If Otto’s innocence is destroyed, his love isn’t — one of the most provocative ideas in the play is the suggestion that real affection, the heart-searing kind that this trio shares, will survive anything, even betrayal (and whether we want it to or not). It will also survive success: The play’s next scene takes place a year and a half later (this production creates two acts out of the original three), when Leo and Gilda have settled in London and he’s become a hot playwright. “Something’s missing” runs the refrain that underscores their tense chatter, as Leo negotiates a weekend in the country among social lions that Gilda, moody and unsettled in her silk dressing gown, is at pains to avoid. What’s missing appears to be Otto, of course, but his arrival (via a cute — and symbolically apt — visual coup) doesn’t restore Gilda’s emotional equilibrium, even as it neatly mimics the sexual equation of the first act.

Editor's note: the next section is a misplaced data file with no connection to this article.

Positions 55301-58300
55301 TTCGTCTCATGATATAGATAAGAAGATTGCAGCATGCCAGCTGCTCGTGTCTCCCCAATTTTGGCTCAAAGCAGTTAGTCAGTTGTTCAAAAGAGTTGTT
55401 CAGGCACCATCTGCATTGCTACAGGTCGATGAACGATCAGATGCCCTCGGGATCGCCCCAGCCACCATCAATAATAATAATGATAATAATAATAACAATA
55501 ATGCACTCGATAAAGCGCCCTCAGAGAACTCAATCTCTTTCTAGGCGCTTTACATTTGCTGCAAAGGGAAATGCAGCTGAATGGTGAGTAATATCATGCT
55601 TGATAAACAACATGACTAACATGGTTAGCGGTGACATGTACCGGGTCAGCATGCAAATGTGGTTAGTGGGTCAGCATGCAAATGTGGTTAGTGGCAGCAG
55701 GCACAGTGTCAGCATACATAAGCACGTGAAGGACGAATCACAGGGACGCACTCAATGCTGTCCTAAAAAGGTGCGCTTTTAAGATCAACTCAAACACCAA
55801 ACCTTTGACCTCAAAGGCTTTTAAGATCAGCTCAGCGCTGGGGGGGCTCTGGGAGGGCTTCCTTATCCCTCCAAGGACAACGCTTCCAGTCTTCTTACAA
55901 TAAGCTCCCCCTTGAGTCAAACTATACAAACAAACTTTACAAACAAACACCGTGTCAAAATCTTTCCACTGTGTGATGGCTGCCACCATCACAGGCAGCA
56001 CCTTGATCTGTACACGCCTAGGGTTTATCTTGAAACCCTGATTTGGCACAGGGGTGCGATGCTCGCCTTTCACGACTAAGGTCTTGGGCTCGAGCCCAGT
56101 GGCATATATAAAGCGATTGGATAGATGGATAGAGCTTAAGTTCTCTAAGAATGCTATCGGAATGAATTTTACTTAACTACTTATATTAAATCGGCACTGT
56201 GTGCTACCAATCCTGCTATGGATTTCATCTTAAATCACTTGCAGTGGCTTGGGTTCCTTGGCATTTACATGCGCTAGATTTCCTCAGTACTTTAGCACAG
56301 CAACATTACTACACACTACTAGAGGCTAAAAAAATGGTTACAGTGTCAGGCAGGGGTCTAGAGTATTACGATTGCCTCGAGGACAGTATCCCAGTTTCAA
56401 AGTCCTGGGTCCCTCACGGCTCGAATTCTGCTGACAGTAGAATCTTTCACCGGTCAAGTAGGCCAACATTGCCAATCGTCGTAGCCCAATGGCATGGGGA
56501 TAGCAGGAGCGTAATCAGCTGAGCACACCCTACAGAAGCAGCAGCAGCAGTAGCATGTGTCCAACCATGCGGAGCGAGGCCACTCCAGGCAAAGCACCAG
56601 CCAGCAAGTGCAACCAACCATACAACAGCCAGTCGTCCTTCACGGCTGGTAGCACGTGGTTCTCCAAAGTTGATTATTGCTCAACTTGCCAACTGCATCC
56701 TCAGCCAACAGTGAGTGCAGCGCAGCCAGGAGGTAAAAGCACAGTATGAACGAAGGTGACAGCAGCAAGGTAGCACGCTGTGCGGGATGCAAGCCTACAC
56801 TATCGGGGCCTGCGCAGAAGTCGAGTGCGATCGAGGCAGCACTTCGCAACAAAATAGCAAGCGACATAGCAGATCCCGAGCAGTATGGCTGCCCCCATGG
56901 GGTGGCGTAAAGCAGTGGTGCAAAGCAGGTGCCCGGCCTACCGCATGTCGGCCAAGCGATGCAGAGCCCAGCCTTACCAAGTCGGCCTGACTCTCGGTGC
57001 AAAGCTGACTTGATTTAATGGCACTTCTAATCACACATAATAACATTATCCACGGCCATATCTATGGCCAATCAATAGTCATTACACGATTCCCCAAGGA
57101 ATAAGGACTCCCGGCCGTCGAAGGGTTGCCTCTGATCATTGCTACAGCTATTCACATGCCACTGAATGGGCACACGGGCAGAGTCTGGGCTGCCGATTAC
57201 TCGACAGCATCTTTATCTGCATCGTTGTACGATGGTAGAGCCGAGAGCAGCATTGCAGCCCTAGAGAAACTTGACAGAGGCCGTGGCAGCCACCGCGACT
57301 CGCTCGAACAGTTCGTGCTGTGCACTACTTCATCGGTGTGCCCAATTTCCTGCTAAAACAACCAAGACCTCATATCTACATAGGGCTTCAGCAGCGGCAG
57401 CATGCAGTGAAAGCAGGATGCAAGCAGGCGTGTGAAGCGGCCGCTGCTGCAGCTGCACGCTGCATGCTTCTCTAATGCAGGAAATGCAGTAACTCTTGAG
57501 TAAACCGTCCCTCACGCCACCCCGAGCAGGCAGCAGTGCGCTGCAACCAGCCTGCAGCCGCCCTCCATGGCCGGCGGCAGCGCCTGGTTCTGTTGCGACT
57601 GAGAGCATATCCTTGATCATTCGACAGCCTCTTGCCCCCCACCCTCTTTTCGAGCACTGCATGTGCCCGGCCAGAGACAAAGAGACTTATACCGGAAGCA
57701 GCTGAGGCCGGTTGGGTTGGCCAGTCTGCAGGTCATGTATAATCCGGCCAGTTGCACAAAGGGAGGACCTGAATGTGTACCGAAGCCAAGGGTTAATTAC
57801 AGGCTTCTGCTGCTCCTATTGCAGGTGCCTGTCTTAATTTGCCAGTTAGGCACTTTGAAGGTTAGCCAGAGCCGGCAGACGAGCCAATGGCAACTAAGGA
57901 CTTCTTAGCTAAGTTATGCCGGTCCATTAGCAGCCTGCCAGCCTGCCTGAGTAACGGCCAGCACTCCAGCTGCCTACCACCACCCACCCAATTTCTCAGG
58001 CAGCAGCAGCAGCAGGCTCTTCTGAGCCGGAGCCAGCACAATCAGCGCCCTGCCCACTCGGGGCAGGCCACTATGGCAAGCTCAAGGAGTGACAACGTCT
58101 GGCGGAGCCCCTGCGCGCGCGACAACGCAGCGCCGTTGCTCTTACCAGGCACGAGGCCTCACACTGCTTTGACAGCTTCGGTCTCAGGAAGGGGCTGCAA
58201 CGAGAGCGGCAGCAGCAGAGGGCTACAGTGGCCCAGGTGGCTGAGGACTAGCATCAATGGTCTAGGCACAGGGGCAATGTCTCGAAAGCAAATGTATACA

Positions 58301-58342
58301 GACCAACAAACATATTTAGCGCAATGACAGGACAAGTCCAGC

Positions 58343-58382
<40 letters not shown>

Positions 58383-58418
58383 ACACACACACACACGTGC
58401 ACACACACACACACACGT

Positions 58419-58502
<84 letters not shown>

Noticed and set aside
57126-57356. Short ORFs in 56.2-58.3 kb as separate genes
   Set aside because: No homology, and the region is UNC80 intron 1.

Ehle’s Gilda is the play’s brittle emotional pivot, and if the actress sometimes repeats the same effects — beaming-through-a-haze-of-tears, for example — to the point of monotony, there is nevertheless a glowing core of real emotion in her performance. She is also a luminous stage presence, as poised and lovely as an orchid amid the handsome surfaces of the production. And West, an English actor new to Broadway (who knew there were any left?), more than holds his own beside his twin Tony-winning co-stars. He’s a forceful and entirely natural actor, and magnetic in a slightly brutish, masculine way that perfectly complements the more androgynous charm of Cumming.
That charm does, however, overplay its hand a bit in the final scenes, when Leo and Otto descend upon Gilda, now splendidly married in New York, to woo her back into their emotional menage. Cumming steps onstage in a fur coat and full makeup (can no one keep the man out of Sephora?), his bee-stung red lips pouting away as if in homage to his previous turn in “Cabaret.” It’s jarring and inappropriate — like that egregiously anachronistic earring — and a rare misstep in Mantello’s otherwise exquisitely orchestrated production.